What is the Spirit of Prophecy? The term “spirit of prophecy” occurs only once in the Bible, Revelation 19:10; but the readers in John’s day knew exactly what John meant by this phrase.
The Spirit Of Prophecy What is the Spirit of Prophecy? For the early Christians the “spirit of prophecy” was a reference to the Holy Spirit who imparts the prophetic gift to God’s messengers.
The Spirit Of Prophecy What is the Spirit of Prophecy? According to the principle of interpreting Scripture with Scripture, this leads to the conclusion that “the spirit of prophecy” in 19:10 is not the possession of church members in general, but only of those who have been called by God to be prophets. This is not purely an Adventist interpretation and can be seen from the writings of other scholars.
The Spirit Of Prophecy What is the Spirit of Prophecy? We can say that one of the identifying signs of the remnant church, which according to prophecy exists after the 1,260-day period, i.e., after 1798, is the testimony of Jesus, which is the spirit of prophecy, or the prophetic gift. The Seventh-day Adventist Church, from its very beginning, has believed that in fulfillment of Revelation 12:17 the spirit of prophecy was manifested in the life and work of Ellen G. White.
Should all Adventists Believe in the Spirit Of Prophecy? The Bible says we should accept the Spirit of Prophecy (1 Thessalonians 5:20, 21). First Corinthians 12 also says there are many gifts in the church, including the gift of prophecy. All these gifts will be present in the church until Jesus comes (Eph 4:7-13). If we accept the other gifts of the Spirit, we must accept the gift of prophecy as well. In fact, as we have noted, the Bible singles out this gift as one identifying characteristic of the end-time church (Rev 12:17; 19:10). Whenever God gives a gift to His people, they must accept it.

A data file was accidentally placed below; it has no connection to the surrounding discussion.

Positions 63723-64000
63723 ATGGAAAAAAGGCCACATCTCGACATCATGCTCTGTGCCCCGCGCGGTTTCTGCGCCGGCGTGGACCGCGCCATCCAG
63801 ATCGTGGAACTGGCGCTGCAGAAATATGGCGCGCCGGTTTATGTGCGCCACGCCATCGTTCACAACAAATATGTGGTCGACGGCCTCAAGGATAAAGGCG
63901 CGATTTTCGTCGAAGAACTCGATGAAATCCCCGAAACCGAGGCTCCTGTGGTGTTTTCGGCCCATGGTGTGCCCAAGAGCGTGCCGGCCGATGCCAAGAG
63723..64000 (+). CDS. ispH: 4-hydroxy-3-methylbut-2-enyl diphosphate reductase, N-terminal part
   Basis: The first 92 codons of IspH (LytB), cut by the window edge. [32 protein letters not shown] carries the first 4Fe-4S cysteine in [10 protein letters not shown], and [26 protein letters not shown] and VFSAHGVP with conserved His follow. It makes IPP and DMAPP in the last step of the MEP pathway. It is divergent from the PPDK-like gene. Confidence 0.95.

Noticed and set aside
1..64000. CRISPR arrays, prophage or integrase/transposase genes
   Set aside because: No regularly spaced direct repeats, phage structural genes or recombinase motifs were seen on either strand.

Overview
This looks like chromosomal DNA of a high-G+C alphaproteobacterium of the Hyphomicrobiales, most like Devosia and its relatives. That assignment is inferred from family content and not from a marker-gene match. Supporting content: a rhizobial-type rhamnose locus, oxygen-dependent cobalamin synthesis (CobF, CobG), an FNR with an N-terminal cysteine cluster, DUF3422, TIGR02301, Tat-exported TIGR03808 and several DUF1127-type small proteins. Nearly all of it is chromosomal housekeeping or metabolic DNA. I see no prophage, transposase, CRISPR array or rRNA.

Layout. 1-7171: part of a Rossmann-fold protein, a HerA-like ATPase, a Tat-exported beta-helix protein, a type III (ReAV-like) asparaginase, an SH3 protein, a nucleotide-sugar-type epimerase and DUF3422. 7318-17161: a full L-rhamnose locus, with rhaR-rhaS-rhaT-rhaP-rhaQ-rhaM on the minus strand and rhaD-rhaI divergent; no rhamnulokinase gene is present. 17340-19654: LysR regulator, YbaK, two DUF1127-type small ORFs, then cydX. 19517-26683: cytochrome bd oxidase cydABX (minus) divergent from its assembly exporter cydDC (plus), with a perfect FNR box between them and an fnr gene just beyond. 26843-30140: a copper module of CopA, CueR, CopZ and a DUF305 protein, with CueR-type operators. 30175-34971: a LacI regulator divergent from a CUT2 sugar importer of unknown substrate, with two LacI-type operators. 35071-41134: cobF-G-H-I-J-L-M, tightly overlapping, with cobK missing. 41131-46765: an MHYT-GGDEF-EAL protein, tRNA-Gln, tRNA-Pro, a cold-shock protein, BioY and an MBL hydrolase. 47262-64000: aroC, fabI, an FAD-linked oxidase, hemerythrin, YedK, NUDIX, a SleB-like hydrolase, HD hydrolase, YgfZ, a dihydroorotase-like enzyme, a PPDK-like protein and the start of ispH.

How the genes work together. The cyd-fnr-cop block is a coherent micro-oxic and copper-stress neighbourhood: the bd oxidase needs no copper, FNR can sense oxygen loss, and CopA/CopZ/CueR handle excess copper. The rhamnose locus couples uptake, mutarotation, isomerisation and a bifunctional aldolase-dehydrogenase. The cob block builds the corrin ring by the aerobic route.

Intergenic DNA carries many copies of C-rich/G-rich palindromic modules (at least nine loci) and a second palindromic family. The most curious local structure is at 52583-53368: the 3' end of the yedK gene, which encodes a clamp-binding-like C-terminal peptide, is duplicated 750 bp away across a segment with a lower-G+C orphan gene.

Should all Adventists Believe in the Spirit Of Prophecy? Belief in the Spirit of Prophecy is one of the Fundamental Beliefs of Seventh-day Adventists, the body of doctrines identifying us as a church. Therefore, before one is baptized, it is important to be carefully instructed to subscribe to all 28 of the Fundamental Beliefs, including the teaching on the Spirit of Prophecy. If after baptism a member cannot conscientiously adhere to this or any other doctrine, the church should respect the right of that person to withdraw from membership.
Should all Adventists Believe in the Spirit Of Prophecy? Seventh-day Adventists believe that the writings of Mrs. White, as a genuine manifestation of the Spirit of prophecy, are a precious gift from God, to be cherished and appreciated. These writings, like the Bible, are to help prepare us for heaven. Even now, as they lift our gaze toward things eternal, they give us a foretaste of what God has prepared for those who love Him.
Testing a Prophet How do we know that the prophetic gift in Ellen White’s case was genuine and not a counterfeit? The Bible provides several guidelines for testing the prophetic gift. 1. Dreams and Visions—Numbers 12:6. In Scripture, genuine prophets received prophetic dreams and visions. During her 70-year ministry from 1844 to 1915, Ellen G. White received approximately 2,000 visions and prophetic dreams.
Testing a Prophet 2. Agreement With the Bible—Isaiah 8:20. What a prophet claims to have received from God must be in harmony with the rest of God’s Word, because God does not contradict Himself (Ps. 15:4; Mal. 3:6). Although Ellen G. White was not a trained theologian, her messages are in harmony with Scripture.
Testing a Prophet 3. The Witness to Jesus—1 John 4:1, 2. Anyone familiar with the writings of Ellen White, such as the books The Desire of Ages or Steps to Christ, will have to admit that she not only accepted all that the Bible teaches about Jesus, but that she continually pointed people to Him as their Lord and Savior.